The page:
MPs are set to debate sentencing for dog thieves in the House of Commons today - and it's about time...
Liam is 10 years old. His best friend is Lola, a miniature schnauzer.
The photo above shows the two together - best mates hanging out. But Liam doesn't know where his canine playmate is right now because she was snatched by dog thieves last year.
All he wants is for her to come back home, back where she belongs.
Liam's mum, Gemma Atkin-Brown, says the impact of the crime on her children is heartbreaking: "My son cries himself to sleep at night because he misses her so much and my disabled daughter can't understand why Lola has gone.
"We're devastated by the loss of Lola and are desperate to get her back."
Shortly before Christmas, another 10-year-old boy was left distraught after a man stole his beloved pet.
The child was waiting for his mum and younger siblings outside a supermarket with Yorkshire terrier
Jessie, when the man approached them, pretending to want to pet the puppy.
But instead of saying a quick hello to the much-loved pet, who had been bought by the family to help their youngest son recover from heart surgery, the man took the dog from the boy and ran off.
Police have released an image of the heartless thief in an effort to catch him.
Sadly, according to data pet charity Blue Cross collected from police forces across the UK, pet theft is on the rise.
Figures for 2014 showed 1,567 cats and dogs were reported stolen across the UK, compared with 1,150 in 2012; an increase of almost 40 per cent in two years.
Pets are part of the family, and current legislation does not recognise the suffering owners face if their pet is pinched. The emotional toll can be hard for owners to bear, and those whose dogs, cats, horses and other pets are missing experience feelings of grief and worry, worsened by the fact they just do not know what has happened to them.
The law fails too to recognise the welfare impact on the stolen pets.
Time for change
Unlike in France, where the National Assembly voted in January to reclassify animals as 'living beings gifted with sentience', here they are 'chattels', or property, and stolen pets have the same legal standing as items such as TVs and laptops.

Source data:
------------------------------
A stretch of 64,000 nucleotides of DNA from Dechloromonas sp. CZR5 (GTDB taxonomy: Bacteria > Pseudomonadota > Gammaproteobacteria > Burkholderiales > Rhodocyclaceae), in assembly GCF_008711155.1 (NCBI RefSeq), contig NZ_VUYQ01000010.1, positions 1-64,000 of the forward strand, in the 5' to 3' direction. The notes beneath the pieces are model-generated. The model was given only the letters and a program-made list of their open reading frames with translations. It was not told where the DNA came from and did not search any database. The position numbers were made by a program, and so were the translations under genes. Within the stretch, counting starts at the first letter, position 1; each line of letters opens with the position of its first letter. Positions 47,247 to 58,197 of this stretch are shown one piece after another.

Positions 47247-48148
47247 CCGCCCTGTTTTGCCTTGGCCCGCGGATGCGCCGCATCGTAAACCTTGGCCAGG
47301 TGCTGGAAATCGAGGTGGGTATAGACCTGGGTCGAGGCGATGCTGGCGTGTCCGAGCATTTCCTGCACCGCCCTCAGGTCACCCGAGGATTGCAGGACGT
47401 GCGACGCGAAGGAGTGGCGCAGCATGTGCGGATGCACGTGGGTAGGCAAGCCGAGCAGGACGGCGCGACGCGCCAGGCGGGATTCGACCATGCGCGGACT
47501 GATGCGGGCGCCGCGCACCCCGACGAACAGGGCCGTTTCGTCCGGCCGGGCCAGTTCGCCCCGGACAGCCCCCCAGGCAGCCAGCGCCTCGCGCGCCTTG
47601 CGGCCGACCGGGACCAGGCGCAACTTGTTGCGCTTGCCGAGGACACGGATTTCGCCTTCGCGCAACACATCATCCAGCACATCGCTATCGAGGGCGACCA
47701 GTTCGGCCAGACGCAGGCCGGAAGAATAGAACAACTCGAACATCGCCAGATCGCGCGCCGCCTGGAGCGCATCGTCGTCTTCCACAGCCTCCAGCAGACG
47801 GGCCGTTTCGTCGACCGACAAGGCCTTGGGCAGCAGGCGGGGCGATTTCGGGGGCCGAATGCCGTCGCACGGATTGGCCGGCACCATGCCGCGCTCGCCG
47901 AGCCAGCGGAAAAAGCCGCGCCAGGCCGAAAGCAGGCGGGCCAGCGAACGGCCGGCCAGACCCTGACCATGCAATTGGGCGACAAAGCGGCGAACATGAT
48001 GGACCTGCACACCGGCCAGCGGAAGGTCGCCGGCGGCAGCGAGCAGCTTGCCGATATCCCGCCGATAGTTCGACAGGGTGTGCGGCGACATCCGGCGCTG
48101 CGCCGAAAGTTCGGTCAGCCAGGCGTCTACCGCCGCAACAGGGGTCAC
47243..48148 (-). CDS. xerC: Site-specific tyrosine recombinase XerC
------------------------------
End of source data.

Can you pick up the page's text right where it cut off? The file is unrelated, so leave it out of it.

Because 'pet theft' and 'petnapping' are not specific crimes in their own right, it's impossible to get consistent recording of pet theft across the country because police forces are not given specific requirements about how to note down details of the crime. The true number of pet thefts is likely to be higher than our figures suggest.
Evidence suggests that criminals are deliberately targeting pet owners and are capitalising on their devotion to their beloved pets, with pets being stolen in return for a reward or ransom.
Penalties need to be tougher for those committing these crimes to act as a deterrent to others, so we're really pleased that MP Gareth Johnson has tabled an adjournment debate on sentencing in cases of dog theft today (Wednesday 2 March), and would like members to consider other species too.
We believe the government should provide police forces with the training and resources necessary to deal with these sensitive cases, and to be able to highlight to bereft owners where they can go for support.
Today's debate is a real opportunity for the government to promise to do more to deal with this increasing and devastating problem, and we hope members will do the right thing.
Bereft owners of stolen pets, including Gemma, Liam and their family, are backing our calls for tougher sentences for those who commit the crime, and hope this will stop other families going through the nightmare they are currently living.
If you know where Lola or Jessie are, please get in touch with the police so they can be reunited with their families.
Blue Cross runs a free and confidential support line and email service for anyone who is grieving for the loss of a pet, whether through theft, separation or death. If you're struggling to cope or need somebody to talk to, our Pet Bereavement Support Service is here to listen.